Morning by Morning New Wrinkles I See
By Sharon W. Betters
Out of the corner of my eye, I saw her. My mother. But that wasn't possible. She had died a few years before. And yet.....I backed up a few steps and there she was. She was me! They say (not sure who "they" is) that mirrors don't lie. I was the one standing in front of the full length mirror. But my mother was the one staring back. No, this wasn't an out of body experience. It was actually a reality check - for somewhere along the way, my face had morphed into my mother's! Not long after that heart stopping moment, a friend saw a picture of me sledding with our grandkids and exclaimed, "I thought that was your mother!
I took another look at the picture and saw the resemblance. And I also remembered my mother sledding with our kids.
That summer I shared the story with my sister who sagely responded, "Sharon, do you remember how old we thought our aunts and uncles and grandparents were?" "OLD! Very old!" I said. "Well, that's how our children and grandchildren see us. They think we are really old because we are old!"
At times I've wished that my mother had kept a journal so I could know how she handled getting old. And not just old, but imprisoned by her body after a virus attacked her heart. Did she look in the mirror, checking for more wrinkles and slather her face with more cold cream, hoping to stop the onward march of time? Did she look at her high school pictures and wish she had realized how pretty she was then? Did she struggle to embrace the pathway on which God had placed her, a pathway filled with doctor's visits, long naps, little energy? The older I get, the better I know the answers to those questions, because I'm on a similar pathway. I believe my mother struggled, the same way I do, the same way most women I know struggle. And yet, my mother found a way to live life fully.
Her doctor once told her that if another doctor read her chart he would conclude that this patient was so sick that she could not get to the bathroom by herself. Instead, her doctor knew that my mother refused to give in to the limitations and learned how to use her energy in ways that created a whole posse of grandchildren who cherished every minute they could spend with her.
Our culture focuses on physical beauty and youthful energy, encouraging us to believe we never have to give in to physical limitations. We just need to buy the right products, go to the best gym, find the most effective hair products. This is not a diatribe against using such products or even plastic surgery. Those aren't questions for me to answer when they apply to you! But a sinister danger lurks in these advertisements. Discontentment plants itself firmly in our hearts and cultivates insecurities as we compare ourselves to other women, women who most likely have an army of stylists and boatloads of money to create and photoshop an illusion of eternal beauty and perfection. Proverbs 14:12 warns us that "there is a way that seems right to a [woman] but its end is the way to death." Discontentment is like a seed of bitterness that springs up and defiles many. Discontentment creates havoc in our relationships with others and with our God.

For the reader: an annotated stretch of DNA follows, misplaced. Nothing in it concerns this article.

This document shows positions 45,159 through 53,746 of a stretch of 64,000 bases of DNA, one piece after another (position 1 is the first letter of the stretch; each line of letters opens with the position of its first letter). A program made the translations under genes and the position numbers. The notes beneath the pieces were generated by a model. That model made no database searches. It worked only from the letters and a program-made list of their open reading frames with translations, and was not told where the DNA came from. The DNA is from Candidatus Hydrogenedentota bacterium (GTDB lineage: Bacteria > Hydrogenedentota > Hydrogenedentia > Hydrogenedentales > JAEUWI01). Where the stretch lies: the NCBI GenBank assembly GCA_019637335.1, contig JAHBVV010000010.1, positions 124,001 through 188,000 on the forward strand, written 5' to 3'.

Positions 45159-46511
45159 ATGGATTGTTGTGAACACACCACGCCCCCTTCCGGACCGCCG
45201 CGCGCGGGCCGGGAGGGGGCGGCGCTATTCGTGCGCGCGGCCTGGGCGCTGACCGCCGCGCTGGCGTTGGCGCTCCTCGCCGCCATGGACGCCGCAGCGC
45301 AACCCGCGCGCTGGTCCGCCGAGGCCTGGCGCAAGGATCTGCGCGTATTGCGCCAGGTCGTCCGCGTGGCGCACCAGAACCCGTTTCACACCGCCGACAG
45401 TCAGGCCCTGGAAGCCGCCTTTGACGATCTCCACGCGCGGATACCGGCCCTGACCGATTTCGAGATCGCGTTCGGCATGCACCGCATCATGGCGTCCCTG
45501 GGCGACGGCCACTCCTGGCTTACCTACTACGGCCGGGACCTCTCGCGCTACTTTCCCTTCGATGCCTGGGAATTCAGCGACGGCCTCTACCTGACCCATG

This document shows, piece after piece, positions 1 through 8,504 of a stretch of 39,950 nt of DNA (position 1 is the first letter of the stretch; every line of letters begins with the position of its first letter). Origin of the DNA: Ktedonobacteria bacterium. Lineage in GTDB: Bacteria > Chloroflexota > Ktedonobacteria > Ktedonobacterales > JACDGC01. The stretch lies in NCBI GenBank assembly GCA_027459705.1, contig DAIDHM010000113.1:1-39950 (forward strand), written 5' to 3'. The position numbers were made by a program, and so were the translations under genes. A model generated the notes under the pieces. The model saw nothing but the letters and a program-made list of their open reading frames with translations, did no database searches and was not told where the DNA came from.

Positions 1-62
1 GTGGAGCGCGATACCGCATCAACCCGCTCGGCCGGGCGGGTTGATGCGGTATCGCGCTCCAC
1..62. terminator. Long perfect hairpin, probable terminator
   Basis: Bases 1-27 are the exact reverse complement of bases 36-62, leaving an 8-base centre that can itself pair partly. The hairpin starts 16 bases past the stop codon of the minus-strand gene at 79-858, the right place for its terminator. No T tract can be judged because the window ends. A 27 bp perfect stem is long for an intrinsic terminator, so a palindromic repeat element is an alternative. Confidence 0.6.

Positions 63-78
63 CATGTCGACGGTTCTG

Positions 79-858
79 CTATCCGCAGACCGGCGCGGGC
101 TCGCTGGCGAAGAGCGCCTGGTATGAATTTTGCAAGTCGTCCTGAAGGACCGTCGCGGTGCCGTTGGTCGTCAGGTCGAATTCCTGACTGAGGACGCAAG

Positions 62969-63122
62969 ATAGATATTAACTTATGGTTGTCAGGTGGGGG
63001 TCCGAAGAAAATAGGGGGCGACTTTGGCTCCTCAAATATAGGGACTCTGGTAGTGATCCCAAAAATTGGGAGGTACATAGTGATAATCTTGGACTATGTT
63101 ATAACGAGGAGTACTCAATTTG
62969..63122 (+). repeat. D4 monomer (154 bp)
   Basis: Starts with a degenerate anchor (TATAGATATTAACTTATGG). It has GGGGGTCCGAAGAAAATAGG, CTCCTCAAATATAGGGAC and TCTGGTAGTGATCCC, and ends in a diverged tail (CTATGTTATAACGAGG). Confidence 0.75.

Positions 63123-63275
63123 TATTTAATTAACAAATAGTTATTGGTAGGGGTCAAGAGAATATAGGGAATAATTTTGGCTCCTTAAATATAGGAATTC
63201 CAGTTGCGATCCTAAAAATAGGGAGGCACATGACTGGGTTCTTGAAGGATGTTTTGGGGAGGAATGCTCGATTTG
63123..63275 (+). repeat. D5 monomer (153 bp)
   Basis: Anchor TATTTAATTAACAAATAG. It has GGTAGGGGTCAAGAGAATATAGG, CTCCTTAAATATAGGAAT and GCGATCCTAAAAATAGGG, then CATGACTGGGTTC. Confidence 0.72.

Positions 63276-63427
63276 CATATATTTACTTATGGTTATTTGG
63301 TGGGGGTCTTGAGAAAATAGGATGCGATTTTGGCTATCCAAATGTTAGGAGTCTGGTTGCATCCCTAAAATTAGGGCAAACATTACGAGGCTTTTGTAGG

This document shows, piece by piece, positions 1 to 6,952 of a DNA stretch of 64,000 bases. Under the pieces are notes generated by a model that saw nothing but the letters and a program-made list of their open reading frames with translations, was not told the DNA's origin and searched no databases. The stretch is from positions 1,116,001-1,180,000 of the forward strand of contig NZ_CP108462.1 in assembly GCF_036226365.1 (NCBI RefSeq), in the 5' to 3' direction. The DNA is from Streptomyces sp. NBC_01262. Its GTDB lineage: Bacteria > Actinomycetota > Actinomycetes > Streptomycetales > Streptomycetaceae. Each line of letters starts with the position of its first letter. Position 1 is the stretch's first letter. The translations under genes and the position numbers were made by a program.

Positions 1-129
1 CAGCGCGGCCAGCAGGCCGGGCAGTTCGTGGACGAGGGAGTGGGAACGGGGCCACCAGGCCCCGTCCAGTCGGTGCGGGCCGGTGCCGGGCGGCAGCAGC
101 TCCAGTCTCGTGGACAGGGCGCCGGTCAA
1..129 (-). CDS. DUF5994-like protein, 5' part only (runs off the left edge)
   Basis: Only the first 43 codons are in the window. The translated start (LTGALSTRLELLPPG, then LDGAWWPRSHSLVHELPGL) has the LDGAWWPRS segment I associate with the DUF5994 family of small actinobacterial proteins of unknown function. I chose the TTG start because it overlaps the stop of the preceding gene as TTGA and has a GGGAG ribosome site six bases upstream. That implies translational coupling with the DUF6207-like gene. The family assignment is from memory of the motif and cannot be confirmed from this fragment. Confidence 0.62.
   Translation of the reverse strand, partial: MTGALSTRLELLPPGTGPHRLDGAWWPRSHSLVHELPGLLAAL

The Antidote to Discontentment
God tells us that as we think in our hearts - so we will be. Pushing our thoughts and behavior through a biblical grid cultivates wisdom, helps us see life from God's perspective. But the battle to think biblically is often fierce, especially when my body betrays me. Not only when "morning by morning new wrinkles I see" but when disease and an aging body create limitations in my ability to live life as I planned. When I feel imprisoned by those limitations I am faced with a choice. Choosing to think biblically in those moments urges me to remind myself that my "citizenship is in heaven, and from it I await a Savior, the Lord Jesus Christ, who will transform my lowly body to be like his glorious body, by the power that enables him even to subject all things to himself" (Philippians 3:20-21) the more I realize God is using the weakness in my body to remind me that I don't belong here. I've started telling myself that each ache and pain is a nudge from God, that I am on my way Home. It's in those battles that I must choose to remember that God is sovereign and I can trust Him, even with aging. The antidote to discontent is trusting God's sovereignty.
In his last instructions to Timothy, Paul gives us such good guidance as we navigate this season of life. Paul was in prison and knew his days on this earth were short. Yet, he doesn't speak of dying, he speaks of his departure. Though imprisoned, he was free. He finds ways to use his limitations as channels of compassion. He was lonely, but he was not alone. He was poured out but he was full. In my next post, I'll start unpacking this passage, 2 Timothy 4. Take time to review this chapter through the grid of growing older and you'll find the treasures of this passage are priceless as we consider what it means to grow up, not old. (Is that even possible?)
In His grip,
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